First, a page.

Tokyo Report | Economy | Environment | East Asia

Is Disaster-Prone Japan Facing Economic Derailment?

Following Typhoon Hagibis’ trail of destruction, worsening natural disasters are taking a toll on Japan’s economic outlook.

Thisanka Siripala
Is Disaster-Prone Japan Facing Economic Derailment?
Credit: Wikimedia Commons/ NOAA

Last month, a spate of devastating typhoons battered Japan, prompting the government to prioritize economic stimulus measures to help bolster recovery and reconstruction. Prime Minister Shinzo Abe pledged to draw from a reserve fund containing 500 billion yen ($4.5 billion) to rebuild disaster-stricken areas, address economic damage to regional businesses, and improve disaster mitigation infrastructure.

Mega-typhoon Hagibis lashed eastern Japan in mid-October, killing 91 people with record-breaking hurricane force winds and flooding not seen in four decades. Japan is known around the world as a disaster-prone country. But as preliminary damage estimates trickle in, the Ministry of Agriculture, Forestry and Fisheries highlighted an alarming trajectory — Typhoon Hagibis is likely to be more costly than last year’s deadly torrential rains and flooding that killed 155 people.

Typhoon Hagibis left a deadly message, giving high disaster risk areas a taste of the future as the globe temperatures climb. Businesses reported damaged to farmland, irrigation canals, roads, rice, and apple crops exceeding 130 billion yen. But when combining the devastation from Typhoon number 15, which swept through in early September, figures exceed 180 billion yen.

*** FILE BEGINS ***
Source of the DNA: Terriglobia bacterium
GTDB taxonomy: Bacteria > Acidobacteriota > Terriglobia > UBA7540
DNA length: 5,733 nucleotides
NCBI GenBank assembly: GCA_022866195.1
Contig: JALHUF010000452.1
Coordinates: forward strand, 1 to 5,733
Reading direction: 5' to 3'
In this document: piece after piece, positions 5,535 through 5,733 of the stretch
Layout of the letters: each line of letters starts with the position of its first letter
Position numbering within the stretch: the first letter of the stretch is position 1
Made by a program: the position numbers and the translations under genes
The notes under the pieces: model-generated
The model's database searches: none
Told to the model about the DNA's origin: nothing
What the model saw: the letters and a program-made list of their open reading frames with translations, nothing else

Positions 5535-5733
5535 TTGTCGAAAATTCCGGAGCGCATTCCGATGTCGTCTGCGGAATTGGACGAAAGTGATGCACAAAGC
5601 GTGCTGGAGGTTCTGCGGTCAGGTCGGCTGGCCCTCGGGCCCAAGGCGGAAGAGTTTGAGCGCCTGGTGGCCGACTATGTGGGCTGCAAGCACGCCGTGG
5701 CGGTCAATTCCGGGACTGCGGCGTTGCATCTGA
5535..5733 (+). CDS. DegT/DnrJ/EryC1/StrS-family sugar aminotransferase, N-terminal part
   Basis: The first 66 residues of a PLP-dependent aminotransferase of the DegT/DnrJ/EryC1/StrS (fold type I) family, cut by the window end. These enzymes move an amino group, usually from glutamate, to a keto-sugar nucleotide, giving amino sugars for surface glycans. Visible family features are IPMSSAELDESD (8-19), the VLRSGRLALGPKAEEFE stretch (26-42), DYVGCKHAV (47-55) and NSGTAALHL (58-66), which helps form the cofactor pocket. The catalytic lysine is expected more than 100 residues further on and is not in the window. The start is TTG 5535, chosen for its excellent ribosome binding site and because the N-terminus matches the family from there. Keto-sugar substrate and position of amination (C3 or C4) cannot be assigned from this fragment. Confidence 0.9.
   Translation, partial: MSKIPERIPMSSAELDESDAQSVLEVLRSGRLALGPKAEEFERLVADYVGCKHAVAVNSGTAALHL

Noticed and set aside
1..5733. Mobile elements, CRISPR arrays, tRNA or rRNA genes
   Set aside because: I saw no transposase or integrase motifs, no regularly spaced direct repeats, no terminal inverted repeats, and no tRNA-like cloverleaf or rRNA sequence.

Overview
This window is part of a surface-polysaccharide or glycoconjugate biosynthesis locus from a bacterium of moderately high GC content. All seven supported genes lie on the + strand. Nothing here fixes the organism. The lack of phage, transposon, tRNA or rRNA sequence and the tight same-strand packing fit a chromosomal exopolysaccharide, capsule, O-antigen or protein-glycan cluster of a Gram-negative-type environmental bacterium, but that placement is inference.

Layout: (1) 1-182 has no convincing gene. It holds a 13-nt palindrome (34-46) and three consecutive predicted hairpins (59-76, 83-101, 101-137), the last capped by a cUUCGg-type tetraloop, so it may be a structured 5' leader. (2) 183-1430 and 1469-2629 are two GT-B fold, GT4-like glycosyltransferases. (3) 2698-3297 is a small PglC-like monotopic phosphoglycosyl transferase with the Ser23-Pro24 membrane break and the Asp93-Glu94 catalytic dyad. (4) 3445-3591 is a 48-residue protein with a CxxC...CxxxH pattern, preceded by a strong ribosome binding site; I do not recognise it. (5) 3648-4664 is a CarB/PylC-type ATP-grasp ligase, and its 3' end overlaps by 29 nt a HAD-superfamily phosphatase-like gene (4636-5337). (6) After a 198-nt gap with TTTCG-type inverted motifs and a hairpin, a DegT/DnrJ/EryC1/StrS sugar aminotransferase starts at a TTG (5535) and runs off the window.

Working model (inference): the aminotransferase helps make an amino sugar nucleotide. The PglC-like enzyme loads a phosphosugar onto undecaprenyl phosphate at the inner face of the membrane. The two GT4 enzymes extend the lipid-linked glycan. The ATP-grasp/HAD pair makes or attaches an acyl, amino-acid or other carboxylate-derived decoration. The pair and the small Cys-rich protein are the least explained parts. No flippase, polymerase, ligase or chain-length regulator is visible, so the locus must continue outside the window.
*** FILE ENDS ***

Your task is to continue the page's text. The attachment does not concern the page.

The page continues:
Japan’s autumn foliage viewing peak has taken a hit, with some hot spring inns and hotels still cut off from access to essential spring water due to damaged pipes. Some mountain rail services in Nagano prefecture in central Japan remain suspended since landslides washed away core infrastructure.

To make matters worse, business trying to make a restart face an impending 4 percent hike on disaster insurance plans as early as January next year. Insurance payouts after two powerful typhoons have exceeded 2 trillion yen, which is said to have drained the emergency reserves of major insurers.

Enjoying this article? Click here to subscribe for full access. Just $5 a month.

Since early October, the Abe administration has been on high alert looking for any signs of economic slowdown following the unpopular 10 percent consumer tax hike while at the same time concentrating on sustaining post-Olympic economic growth. But Typhoon Hagibis has prompted the government to shift its financial focus toward post-disaster recovery.

At a press conference last week, ruling party Secretary General Toshihiro Nikai pledged an extra 10 trillion yen to help boost the economy in order to tackle growing uncertainty about the state of the economy. He said, “The government cannot remove the public’s anxiety without a large scale supplementary budget.”

On a trip to Japan this week, International Monetary Fund (IMF) Managing Director Kristalina Georgieva praised the government’s disaster prevention plan in response to Japan’s economic vulnerability to climate change as an example the world should follow. She said that while the global economy is undergoing a slowdown, Tokyo is formulating a business plan that is expected to support domestic demand.

With natural disasters slowing domestic spending and disrupting exports, it’s no shock Japan’s economy contracted 1.2 percent during the third quarter between July and September.  Meanwhile, business confidence fell to an eight-year low following the tax hike and Typhoon Hagibis.